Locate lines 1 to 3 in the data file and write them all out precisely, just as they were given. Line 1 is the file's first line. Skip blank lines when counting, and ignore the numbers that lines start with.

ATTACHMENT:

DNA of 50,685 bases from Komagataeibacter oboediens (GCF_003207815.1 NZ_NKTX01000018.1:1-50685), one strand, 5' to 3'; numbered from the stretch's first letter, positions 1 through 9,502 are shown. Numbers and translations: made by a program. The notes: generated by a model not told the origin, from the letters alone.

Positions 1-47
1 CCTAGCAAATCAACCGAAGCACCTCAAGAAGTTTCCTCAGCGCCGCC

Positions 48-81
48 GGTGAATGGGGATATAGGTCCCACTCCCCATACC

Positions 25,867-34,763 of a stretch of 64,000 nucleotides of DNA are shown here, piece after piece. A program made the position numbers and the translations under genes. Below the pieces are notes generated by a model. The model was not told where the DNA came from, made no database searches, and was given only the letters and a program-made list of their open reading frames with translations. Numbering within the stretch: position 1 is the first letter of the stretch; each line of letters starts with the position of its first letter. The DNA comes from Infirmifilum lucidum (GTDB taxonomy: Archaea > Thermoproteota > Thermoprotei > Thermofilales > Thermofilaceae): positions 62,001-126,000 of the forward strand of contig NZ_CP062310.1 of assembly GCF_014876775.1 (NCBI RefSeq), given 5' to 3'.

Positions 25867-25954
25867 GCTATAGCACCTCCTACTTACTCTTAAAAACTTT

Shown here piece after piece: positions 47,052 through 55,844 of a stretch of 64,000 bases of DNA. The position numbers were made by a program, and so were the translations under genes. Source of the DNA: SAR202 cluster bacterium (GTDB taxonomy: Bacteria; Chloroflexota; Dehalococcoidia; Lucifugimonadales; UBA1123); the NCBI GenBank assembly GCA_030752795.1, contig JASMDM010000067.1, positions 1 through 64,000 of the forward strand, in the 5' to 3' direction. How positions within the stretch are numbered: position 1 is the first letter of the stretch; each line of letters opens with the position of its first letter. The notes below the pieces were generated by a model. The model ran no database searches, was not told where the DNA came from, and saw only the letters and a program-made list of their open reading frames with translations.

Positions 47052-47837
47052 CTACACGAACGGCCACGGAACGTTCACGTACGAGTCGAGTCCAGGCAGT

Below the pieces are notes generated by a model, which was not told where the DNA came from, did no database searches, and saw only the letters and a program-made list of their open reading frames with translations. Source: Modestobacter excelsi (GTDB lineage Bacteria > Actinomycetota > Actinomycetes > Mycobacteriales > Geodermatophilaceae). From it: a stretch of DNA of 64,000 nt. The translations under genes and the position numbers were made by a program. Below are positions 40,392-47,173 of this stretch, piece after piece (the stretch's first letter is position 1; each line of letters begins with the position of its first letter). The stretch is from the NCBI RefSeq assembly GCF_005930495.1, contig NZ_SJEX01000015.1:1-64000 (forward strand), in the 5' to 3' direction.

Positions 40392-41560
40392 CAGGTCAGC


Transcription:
DNA of 50,685 bases from Komagataeibacter oboediens (GCF_003207815.1 NZ_NKTX01000018.1:1-50685), one strand, 5' to 3'; numbered from the stretch's first letter, positions 1 through 9,502 are shown. Numbers and translations: made by a program. The notes: generated by a model not told the origin, from the letters alone.

Positions 1-47
1 CCTAGCAAATCAACCGAAGCACCTCAAGAAGTTTCCTCAGCGCCGCC